Jimmy Hogan

English football coach (1882–1974)

James "Jimmy" Hogan (16 October 1882 – 30 January 1974) was an English football player and coach.[1] He was a notable footballer but his legacy is that he was a pioneer of the game and an innovative coach for teams and national teams across Europe.

Jimmy Hogan
Jimmy Hogan in 1908
Personal information
Full name James Hogan
Date of birth (1882-10-16)16 October 1882
Place of birth Nelson, England
Date of death 30 January 1974(1974-01-30) (aged 91)
Place of death Burnley, England
Position(s) Inside forward
Senior career*
Years Team Apps (Gls)
1902–1903 Rochdale Town ? (?)
1903–1905 Burnley 50 (12)
1905 Nelson ? (?)
1905–1908 Fulham 18 (5)
1908 Swindon Town 9 (9)
1908–1913 Bolton Wanderers 54 (18)
Total 131 (44)
Teams managed
1910–1912 FC Dordrecht
1910 Netherlands
1911–1912 Wiener Amateur-SV
1914–1921 MTK Budapest
1918–1920 Young Boys Bern
1924 Switzerland
1925 Lausanne Sports
Dresdner SC
1925–1927 MTK Budapest
1931–1932 Austria Wien
1932–1933 Racing Club de Paris
1933–1934 Lausanne Sports
1934–1935 Fulham
1936–1939 Aston Villa
* Senior club appearances and goals counted for the domestic league only

Playing career


Hogan's first signing was for Burnley F.C.. In 1905 he left and joined Fulham. Hogan helped Fulham reach the FA Cup semi-final in 1907–08 before joining Swindon Town and then Bolton Wanderers. In a pre-season tour Bolton beat Dutch club FC Dordrecht 10–0; Hogan promised to return to Dordrecht to "teach those fellows how to play properly".[2]

Coaching and managerial career


In 1910 he signed a two-year contract at Dordrecht and improved the team in fitness and ball control. He also introduced the Combination Game. Impressed by his methods, the Royal Dutch Football Association let Hogan manage the Netherlands in a friendly match against Germany in October 1910, which they won 2–1. Hogan also briefly coached Wiener Amateur-SV in 1911 and 1912. In 1912, Hogan returned for a final season as a player at Bolton. Then he returned to Vienna to coach the Austrian national team.[3] World War I meant that he was interned as a foreign prisoner of war. He was smuggled to the Hungarian border and went to Budapest, where he was allowed to coach at MTK Budapest between 1914 and 1918. Hogan laid the foundations for MTK's domination of Hungarian football, as they won ten domestic titles in a row between 1913-14 and 1924–25. During a brief return to England, he was regarded as a traitor for coaching foreign clubs.

At the end of the First World War he became coach of Young Boys Bern until 1920. 1924 he returned to Switzerland as coach of the Switzerland national team alongside his compatriot Teddy Duckworth and Hungarian Izidor Kürschner for the 1924 Summer Olympics in Paris. Switzerland reached the final but lost 3–0 against Uruguay.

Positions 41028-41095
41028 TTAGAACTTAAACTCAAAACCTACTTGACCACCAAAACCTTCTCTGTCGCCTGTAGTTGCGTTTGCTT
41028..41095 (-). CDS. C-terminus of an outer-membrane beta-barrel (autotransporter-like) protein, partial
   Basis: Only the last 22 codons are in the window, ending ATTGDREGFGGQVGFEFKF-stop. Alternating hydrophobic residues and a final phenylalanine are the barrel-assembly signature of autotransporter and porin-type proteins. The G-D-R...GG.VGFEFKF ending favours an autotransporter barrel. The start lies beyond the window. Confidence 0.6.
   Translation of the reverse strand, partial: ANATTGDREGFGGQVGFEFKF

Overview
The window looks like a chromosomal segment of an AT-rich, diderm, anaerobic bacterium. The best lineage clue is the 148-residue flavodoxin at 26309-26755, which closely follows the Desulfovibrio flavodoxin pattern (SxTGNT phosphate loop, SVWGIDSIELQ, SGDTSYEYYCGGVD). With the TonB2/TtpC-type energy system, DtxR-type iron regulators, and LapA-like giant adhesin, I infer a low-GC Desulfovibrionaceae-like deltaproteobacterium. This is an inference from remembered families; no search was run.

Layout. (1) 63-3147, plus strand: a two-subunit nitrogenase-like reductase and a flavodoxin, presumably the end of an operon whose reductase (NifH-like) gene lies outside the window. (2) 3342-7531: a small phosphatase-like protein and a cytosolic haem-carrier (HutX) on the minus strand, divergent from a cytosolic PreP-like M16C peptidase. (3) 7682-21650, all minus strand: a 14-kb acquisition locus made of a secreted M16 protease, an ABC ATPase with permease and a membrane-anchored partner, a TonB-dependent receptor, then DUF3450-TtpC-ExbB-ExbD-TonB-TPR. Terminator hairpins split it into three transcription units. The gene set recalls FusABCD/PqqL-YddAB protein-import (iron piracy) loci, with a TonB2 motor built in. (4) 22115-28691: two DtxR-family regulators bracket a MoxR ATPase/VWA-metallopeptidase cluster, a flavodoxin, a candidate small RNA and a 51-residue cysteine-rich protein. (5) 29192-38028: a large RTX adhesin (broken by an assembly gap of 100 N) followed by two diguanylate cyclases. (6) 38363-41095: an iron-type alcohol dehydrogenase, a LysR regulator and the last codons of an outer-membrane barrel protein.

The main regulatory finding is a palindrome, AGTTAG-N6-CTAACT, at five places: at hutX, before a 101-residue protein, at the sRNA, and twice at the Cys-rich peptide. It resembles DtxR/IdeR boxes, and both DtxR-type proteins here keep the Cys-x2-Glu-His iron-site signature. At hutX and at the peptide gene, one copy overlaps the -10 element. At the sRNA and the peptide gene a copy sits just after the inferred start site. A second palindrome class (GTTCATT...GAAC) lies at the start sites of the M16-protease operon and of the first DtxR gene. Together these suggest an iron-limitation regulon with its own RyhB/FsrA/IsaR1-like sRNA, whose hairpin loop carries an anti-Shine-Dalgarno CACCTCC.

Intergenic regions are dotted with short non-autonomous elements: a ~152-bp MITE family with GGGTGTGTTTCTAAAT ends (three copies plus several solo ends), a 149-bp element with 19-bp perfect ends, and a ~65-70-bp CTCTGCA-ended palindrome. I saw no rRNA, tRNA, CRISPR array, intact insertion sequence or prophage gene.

After the Olympics, Hogan coached Lausanne Sports[4] and Dresdner SC Then he returned to MTK Budapest between 1925 and 1927.

Hogan next formed a partnership with Hugo Meisl in 1931. They were coaching the Austrian national team to success during its Wunderteam period. Between 1932 and 1934, Hogan managed Racing Club de Paris and Lausanne Sports once again before returning to England to manage Fulham from 1934. Hogan was sacked after only 31 games.[source?]

Hogan helped coach the Austrian national team at the 1936 Summer Olympics in Berlin. Austria reached the final but were beaten 2–1 by Italy after extra time.[5] After that he returned to England and coached Aston Villa Arriving at Villa, Hogan outlined his philosophy: "I am a teacher and lover of constructive football with every pass, every kick, every movement an object."[6] He reached the FA Cup semi-final in 1937–38, but was sacked while in hospital with appendicitis just after the outbreak of World War II.

Post World War II


Hogan joined Brentford as coach in September 1948,[7] before joining Celtic in the same year.[8] The majority of the players viewed Hogan’s appointment negative. Hogan left Celtic by mutual agreement in 1950. Aston Villa asked him to return. Villa won the 1956–57 FA Cup.

Hogan retired, aged 77, in November 1959, but continued to scout for both Villa and Burnley. [9] Hogan died in 1974 whilst living with his sister's daughter Margaret Melia on Brunshaw Avenue, Burnley.



MTK Budapest

  • Champion: 1916–17, 1917–18, 1918–19, 1919–20, 1920–21

Young Boys Bern

  • Swiss Serie A: 1919–20

Aston Villa


  • World Soccer 24th Greatest Manager of All Time: 2013[10]


  1. Wilson, Jonathon (2009). Inverting the Pyramid. Orion. pp. 27. ISBN 978-1-4091-0204-5.
  2. Wilson, Jonathon (2009). Inverting the Pyramid. Orion. ISBN 978-1-4091-0204-5.
  3. Wilson, Jonathan (2013). Inverting the Pyramid. United Kingdom: Orion Books. pp. 39–40. ISBN 978-1-4091-2864-9.
  4. "Switzerland - Trainers of First and Second Division Clubs". Archived from the original on 27 June 2008. Retrieved 28 May 2011.
  5. The Guardian
  6. "'He'd get you doing stepovers' The intriguing story of an unappreciated Aston Villa legend". 26 November 2018. Retrieved 24 December 2021.
  7. Haynes, Graham; Coumbe, Frank (2006). Timeless Bees: Brentford F.C. Who's Who 1920-2006. Harefield: Yore Publications. p. 70. ISBN 978-0955294914.
  8. "Hogan, Jimmy". Retrieved 24 December 2021.
  9. "Jimmy Hogan Memorial". Burnley F.C. 7 May 2021. Retrieved 25 January 2022.
  10. Jamie Rainbow (4 July 2013). "The Greatest Manager of all time". World Soccer.